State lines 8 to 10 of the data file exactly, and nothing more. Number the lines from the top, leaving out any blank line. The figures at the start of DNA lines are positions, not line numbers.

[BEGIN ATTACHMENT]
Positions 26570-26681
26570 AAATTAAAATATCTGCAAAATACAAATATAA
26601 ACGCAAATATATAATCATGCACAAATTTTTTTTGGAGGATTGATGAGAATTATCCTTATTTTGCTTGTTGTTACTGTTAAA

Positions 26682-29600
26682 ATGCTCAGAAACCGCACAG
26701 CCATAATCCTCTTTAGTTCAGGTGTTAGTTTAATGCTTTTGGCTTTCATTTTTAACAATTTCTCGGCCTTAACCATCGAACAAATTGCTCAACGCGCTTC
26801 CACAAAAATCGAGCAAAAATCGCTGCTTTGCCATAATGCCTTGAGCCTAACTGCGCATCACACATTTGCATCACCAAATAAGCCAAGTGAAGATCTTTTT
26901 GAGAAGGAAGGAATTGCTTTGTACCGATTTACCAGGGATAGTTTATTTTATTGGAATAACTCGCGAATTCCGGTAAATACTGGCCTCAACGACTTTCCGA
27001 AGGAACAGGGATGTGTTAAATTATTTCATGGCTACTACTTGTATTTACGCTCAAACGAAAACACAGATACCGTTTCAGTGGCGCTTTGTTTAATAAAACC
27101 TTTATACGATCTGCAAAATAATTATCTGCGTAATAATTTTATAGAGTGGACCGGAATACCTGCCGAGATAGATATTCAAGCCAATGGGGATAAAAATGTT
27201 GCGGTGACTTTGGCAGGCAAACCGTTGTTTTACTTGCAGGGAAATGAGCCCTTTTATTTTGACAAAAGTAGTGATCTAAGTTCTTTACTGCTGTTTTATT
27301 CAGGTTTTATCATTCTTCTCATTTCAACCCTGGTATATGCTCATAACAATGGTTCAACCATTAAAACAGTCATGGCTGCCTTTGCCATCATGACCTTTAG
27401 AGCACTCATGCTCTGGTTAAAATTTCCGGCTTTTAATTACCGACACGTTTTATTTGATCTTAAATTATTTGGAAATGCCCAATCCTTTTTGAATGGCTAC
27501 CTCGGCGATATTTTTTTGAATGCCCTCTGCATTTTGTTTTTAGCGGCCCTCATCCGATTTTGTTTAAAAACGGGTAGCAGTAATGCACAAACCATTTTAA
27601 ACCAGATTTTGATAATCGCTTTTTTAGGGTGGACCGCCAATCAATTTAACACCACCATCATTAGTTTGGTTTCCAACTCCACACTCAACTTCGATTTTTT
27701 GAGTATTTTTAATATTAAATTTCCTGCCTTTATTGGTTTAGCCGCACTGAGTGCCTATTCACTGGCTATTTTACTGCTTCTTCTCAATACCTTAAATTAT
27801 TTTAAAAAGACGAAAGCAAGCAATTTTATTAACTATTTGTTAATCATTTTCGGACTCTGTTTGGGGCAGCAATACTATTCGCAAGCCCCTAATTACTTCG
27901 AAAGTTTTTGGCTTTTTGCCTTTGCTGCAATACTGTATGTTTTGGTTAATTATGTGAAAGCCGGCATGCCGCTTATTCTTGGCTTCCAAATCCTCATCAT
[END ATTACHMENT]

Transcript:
26901 GAGAAGGAAGGAATTGCTTTGTACCGATTTACCAGGGATAGTTTATTTTATTGGAATAACTCGCGAATTCCGGTAAATACTGGCCTCAACGACTTTCCGA
27001 AGGAACAGGGATGTGTTAAATTATTTCATGGCTACTACTTGTATTTACGCTCAAACGAAAACACAGATACCGTTTCAGTGGCGCTTTGTTTAATAAAACC
27101 TTTATACGATCTGCAAAATAATTATCTGCGTAATAATTTTATAGAGTGGACCGGAATACCTGCCGAGATAGATATTCAAGCCAATGGGGATAAAAATGTT